Fianna Fáil’s Cowen seeks special party meeting following ‘alarming’ by-election result

Fianna Fáil's Cowen seeks special party meeting following 'alarming' by-election result


FIANNA FÁIL TD Barry Cowen has called for a special meeting of the party following its “alarming” performance in the Dublin Bay South by-election.

Fianna Fáil’s candidate Deirdre Conroy secured less than 5% of the vote in Thursday’s election, prompting questions to be raised about Taoiseach Micheál Martin’s leadership of the party.

In an email to party colleagues, Cowen said the result is “both a shock and alarming but strangely not hugely surprising.”

The former Agriculture Minister called for a special in-person meeting to address the by-election and 2020 general election results.

“We are still awaiting the Fianna Fáil review of our dismal election of February 2020. I know it is considered better not to have an election post mortem too soon after the event but such a delay is simply inexplicable at this stage,” the Laois-Offaly TD said.

It is imperative that both that election and the latest bad result now comes under the microscope of the parliamentary party.

“I recognise by-elections offer opportunities for an electorate to send messages. It is good manners to respond to these messages.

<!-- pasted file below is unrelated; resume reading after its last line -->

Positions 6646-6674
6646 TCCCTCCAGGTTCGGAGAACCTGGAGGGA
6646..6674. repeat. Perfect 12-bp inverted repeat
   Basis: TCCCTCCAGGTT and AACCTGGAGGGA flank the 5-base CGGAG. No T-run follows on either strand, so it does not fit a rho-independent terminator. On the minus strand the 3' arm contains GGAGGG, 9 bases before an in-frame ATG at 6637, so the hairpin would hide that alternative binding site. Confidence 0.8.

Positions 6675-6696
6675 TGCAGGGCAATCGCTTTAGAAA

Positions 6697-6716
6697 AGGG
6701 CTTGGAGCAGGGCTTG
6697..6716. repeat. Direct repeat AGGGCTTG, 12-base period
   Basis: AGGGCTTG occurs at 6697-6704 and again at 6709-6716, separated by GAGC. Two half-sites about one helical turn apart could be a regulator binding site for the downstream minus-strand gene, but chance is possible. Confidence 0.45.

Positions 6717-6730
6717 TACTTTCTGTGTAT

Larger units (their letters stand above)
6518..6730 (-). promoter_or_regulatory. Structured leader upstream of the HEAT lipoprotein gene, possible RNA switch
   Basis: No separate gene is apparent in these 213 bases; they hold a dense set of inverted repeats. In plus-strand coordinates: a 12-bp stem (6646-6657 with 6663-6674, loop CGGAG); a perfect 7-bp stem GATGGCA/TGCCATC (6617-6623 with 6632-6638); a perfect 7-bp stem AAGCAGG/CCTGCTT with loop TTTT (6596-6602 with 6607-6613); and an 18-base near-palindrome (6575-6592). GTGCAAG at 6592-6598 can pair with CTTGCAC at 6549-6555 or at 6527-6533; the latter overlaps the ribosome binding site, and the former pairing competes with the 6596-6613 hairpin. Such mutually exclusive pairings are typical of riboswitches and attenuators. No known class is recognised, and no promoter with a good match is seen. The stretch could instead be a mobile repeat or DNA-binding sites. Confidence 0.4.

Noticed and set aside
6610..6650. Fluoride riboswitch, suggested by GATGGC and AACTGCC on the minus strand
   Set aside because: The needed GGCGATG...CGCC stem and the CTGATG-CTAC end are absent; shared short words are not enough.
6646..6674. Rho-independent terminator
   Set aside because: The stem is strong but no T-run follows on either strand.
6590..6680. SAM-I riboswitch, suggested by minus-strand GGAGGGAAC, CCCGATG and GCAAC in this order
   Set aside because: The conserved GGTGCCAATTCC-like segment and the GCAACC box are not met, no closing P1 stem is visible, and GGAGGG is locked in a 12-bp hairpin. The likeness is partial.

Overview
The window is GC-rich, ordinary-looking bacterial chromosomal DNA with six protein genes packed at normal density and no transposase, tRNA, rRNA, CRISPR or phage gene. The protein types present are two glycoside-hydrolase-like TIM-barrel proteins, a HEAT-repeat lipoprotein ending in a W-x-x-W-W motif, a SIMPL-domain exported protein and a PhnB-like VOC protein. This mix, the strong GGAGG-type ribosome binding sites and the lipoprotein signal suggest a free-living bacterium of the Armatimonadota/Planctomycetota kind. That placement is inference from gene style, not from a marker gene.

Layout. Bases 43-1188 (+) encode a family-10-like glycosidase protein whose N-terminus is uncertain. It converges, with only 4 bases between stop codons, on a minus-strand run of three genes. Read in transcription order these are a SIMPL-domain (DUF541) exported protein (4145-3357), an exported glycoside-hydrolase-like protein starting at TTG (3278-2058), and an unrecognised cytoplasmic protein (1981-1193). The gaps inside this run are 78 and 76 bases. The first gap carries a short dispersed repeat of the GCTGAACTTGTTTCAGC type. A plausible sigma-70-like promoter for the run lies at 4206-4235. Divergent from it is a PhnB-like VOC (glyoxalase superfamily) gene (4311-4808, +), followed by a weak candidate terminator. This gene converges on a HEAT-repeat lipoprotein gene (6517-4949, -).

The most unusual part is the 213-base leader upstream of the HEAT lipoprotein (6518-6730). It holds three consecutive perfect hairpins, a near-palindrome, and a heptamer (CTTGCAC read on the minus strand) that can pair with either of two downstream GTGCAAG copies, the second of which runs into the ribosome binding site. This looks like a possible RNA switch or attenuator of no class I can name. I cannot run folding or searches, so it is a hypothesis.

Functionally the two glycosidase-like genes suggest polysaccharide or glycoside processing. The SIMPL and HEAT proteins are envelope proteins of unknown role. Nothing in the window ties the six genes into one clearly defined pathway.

“Our parliamentary party, its leadership and executive personnel of the party should meet during the summer to reflect, discuss and take on board these messages,” Cowen added.

I believe the electorate deserve a focused, cohesive Fianna Fáil party that is fit for purpose to serve as a republican party of the 21st century.

The Taoiseach sacked Cowen as a Cabinet minister last summer following controversy over a drink-driving incident from four-years previous.

Last January Cowen told the Sunday Independent he does not believe that Martin will lead Fianna Fáil into the next general election.

In the aftermath of yesterday’s result, Fianna Fáil’s Director of Elections, and prominent leadership contender, Jim O’Callaghan also raised questions about Martin’s leadership.

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O’Callaghan was critical of the party’s policies on housing and when asked whether the Taoiseach should lead the party into the next general election if it takes place in 2024/25, he replied: “We’ll have to think about that.”

With reporting by Christina Finn





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